I was so excited when this play was first announced. I've loved Harry Potter since it first became an international phenomenon. I literally grew up wiI was so excited when this play was first announced. I've loved Harry Potter since it first became an international phenomenon. I literally grew up with Harry Potter as the first book became popular when I was 11 and the last book was published right before I went to college. J. K. Rowling has influenced my imagination, my viewpoint of the world, my literary tastes, and even my writing style.
If this book had come out when I was still a frenzied fan, eager to get my hands on any and every new material Rowling put out, I think I still would have been disappointed. But, while my love for Harry Potter endures, most of my interest and time nowadays go to other fandoms, like A Song of Ice and Fire by George R. R. Martin. Even so, I excitedly looked forward to news about the play and wanted to read the play as soon as it came out.
But as time wore on and more and more disappointing news about the play was revealed, I lost interest. I really liked the casting of Hermione as a black woman, but was disappointed by the frankly racist reactions a few fans leveled against the play's creators. Then, when the details of the plot were revealed online, I found myself really unhappy with the entire premise of the plot.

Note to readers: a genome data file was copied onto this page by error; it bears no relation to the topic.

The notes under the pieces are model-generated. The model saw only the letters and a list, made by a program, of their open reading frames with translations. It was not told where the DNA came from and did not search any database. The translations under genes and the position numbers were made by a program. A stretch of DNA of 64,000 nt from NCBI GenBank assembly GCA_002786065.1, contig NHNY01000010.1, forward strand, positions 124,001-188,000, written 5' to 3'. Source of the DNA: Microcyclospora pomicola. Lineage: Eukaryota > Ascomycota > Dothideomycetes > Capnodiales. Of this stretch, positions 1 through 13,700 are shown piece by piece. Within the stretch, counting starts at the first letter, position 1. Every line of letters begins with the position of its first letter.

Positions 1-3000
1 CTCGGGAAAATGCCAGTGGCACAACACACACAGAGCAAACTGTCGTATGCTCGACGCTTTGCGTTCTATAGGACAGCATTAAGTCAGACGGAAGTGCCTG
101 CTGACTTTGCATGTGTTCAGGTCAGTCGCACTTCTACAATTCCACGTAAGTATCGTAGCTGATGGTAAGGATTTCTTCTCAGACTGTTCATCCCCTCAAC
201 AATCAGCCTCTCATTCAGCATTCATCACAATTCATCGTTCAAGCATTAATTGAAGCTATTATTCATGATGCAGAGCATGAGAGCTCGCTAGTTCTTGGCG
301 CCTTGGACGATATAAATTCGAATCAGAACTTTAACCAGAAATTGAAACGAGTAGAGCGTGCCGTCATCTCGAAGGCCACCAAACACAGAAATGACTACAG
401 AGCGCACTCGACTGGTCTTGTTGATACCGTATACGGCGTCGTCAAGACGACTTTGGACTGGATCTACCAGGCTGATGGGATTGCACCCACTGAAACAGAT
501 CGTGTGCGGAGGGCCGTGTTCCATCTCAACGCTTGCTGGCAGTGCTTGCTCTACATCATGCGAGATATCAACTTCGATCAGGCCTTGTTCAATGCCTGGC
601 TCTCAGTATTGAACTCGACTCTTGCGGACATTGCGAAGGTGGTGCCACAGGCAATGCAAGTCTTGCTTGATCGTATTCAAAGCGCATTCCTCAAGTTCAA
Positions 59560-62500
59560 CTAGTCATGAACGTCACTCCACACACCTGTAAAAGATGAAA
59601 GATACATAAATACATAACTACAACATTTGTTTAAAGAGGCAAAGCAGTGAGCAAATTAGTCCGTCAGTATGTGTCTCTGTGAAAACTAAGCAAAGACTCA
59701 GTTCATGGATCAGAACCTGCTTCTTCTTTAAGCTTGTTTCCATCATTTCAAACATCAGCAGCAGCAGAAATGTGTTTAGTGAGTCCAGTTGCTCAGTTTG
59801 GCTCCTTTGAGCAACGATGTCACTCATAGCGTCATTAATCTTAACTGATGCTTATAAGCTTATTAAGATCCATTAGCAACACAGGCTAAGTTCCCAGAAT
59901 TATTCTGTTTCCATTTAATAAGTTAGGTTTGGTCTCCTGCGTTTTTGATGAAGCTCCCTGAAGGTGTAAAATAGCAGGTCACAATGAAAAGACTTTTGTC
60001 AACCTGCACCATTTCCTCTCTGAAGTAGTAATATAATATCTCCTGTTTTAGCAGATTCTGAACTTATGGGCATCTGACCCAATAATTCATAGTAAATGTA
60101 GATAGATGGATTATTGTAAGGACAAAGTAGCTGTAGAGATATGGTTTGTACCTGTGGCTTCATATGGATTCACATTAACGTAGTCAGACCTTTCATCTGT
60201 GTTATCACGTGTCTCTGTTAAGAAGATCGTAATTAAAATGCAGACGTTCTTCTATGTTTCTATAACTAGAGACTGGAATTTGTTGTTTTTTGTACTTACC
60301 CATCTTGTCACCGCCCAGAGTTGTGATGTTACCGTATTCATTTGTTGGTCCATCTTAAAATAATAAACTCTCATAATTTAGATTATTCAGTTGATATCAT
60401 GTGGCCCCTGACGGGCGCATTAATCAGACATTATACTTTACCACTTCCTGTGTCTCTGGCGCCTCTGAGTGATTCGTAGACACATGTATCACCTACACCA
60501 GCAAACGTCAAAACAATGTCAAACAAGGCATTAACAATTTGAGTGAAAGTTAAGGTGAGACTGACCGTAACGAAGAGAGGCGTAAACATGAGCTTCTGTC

Months after the release, I finally decided to sit down and read the screenplay. The more I read, the more I realized that this is a play that must be seen, not read. The dialogue, without the benefit of excellent actors' delivery, was awkward and stilted. Without seeing the special effects, the descriptions of visual elements of the show fell way short. Major characters were given entirely different personalities than their canon counterparts. Because that's how I see this play: glorified fan-fiction.
Note: I do not denounce fan-fiction in any sense with my criticism of this play. On the contrary I have read several "fics" that take the characters that Rowling wrote and gave them new life, while staying true to the spirit of the original books. ...more